Allen and I just spent two heavenly weeks in the Canadian Rockies. The scale of the place is the best argument you can throw at an atheist. It is almost impossible to be dwarfed by these gargantuan peaks, and not believe in a Creator. The mountains looked as though a giant hand pinched the land into peaks, the way we pinch an I-phone screen to change the dimension. The scenery is just breathtaking – the colors, the waterfalls, the wildlife. And the fragrance – took me right back to my Grandpa’s sukkah with its pine schach. Mmmm. (I kept looking for pine needles in my soup.)

Only July and August are hospitable enough in terms of weather to attract tourists in droves. The days were sunny and warm; the evenings were breezy and mild. Everywhere we went we saw busloads of Asian visitors, mostly Japanese. So much so that the vendors put out bi-lingual signs in English and Japanese. But the other large group we saw were Israelis.

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There is always a thrill of recognition when you hear Hebrew somewhere in the crowd. You crane your neck and try to identify the speakers. We have been fortunate to travel a great deal during our 44-year marriage, and we invariably run across Israeli tourists. I am not sure why this is so. I have heard it suggested that because life in Israel is so fraught, Israelis treat every moment as precious, and will even go into overdraft in order to grab moments of pleasure – like world travel. Eat, drink and travel, for who knows what tomorrow will bring.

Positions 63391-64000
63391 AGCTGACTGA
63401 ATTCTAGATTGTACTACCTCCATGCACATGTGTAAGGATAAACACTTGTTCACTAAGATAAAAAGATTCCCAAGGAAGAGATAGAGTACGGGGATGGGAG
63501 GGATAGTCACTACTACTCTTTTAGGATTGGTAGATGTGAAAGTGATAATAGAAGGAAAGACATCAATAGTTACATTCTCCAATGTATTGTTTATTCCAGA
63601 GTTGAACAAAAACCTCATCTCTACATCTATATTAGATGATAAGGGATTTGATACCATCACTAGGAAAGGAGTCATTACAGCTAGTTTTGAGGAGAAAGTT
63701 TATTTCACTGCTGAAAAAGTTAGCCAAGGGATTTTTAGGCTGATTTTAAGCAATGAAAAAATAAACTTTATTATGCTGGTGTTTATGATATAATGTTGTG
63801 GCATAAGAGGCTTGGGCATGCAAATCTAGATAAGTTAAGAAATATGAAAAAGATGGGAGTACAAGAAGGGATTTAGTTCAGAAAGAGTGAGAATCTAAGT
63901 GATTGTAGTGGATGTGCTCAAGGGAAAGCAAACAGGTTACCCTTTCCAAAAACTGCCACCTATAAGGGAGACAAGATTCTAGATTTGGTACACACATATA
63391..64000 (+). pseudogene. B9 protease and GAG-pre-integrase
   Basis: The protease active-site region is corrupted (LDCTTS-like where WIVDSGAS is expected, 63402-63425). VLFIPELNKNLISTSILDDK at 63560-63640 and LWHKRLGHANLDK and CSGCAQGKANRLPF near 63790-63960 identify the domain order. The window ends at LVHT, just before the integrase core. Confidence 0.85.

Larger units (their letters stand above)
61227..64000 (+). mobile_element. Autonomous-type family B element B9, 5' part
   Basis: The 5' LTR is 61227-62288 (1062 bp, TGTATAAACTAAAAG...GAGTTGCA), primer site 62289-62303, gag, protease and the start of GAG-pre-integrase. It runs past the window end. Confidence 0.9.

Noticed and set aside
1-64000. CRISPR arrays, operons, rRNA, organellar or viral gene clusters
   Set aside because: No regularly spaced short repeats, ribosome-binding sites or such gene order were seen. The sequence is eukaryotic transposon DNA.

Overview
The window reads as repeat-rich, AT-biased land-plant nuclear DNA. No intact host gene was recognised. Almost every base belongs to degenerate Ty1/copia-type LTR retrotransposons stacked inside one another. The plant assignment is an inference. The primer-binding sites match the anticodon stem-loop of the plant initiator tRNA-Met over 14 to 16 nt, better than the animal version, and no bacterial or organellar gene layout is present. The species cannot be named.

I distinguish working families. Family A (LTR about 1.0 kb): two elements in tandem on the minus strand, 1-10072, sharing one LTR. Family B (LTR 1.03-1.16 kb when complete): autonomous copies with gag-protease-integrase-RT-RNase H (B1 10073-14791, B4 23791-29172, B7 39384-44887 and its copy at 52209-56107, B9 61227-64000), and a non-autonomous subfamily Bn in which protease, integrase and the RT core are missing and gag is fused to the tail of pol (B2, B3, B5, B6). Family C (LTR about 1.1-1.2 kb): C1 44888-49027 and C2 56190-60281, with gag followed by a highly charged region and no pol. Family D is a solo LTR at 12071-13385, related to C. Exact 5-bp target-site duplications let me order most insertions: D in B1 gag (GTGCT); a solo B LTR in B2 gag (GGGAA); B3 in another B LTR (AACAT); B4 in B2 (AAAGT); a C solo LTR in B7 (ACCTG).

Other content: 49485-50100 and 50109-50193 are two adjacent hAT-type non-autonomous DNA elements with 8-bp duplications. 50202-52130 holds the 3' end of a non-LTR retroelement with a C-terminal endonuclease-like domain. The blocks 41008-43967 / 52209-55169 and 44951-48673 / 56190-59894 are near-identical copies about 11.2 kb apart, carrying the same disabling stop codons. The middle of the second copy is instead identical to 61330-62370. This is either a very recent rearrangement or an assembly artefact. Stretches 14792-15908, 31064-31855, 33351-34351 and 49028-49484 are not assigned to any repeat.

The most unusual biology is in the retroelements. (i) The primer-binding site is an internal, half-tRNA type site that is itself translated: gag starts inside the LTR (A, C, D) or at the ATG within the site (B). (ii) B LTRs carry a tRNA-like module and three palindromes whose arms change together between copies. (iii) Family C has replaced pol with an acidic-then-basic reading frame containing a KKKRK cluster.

I was sitting on a bench one Friday, staring at the unearthly turquoise color of Lake Louise, when I heard, “Rehgah – ani ba’ah,” “Just a minute, I’m coming.” I sat quietly for a while, eavesdropping, and after a few moments, I said, “Shabbat shalom lekulam.” “Good Shabbes to everyone.” The group I addressed broke out into huge smiles and started chattering at me. One lady stayed on and spoke to me for about ten minutes while her husband stood by, tapping his foot. By the end of the conversation we were exchanging email addresses and invitations. As they walked back to their bus, the silent husband turned back to me and said, “It’s always exciting to meet other Jews.”

He had looked thoroughly bored and maybe even a little impatient while I was talking to his wife, so it was nice to hear that his muted demeanor did not reflect his thinking. It was delightful to know that he was feeling the same “sympatico vibe” I was.

This encounter was a little different from the time we ran into Israelis in Aruba. There, an entire hotel swimming pool emptied out in an instant when a mother screeched, “Joey! Lo laasot ka-ka ba’brecha!” (“Joey, no making poop in the pool!”) All the swimmers, Israeli or not, seemed to understand the Hebrew in that one short sentence.

There is a frisson of familial recognition when you are in a far-flung corner of the globe and you come across a “landsman.” Because Israelis seem to be everywhere, it makes our huge, cold planet a little smaller and a lot warmer.
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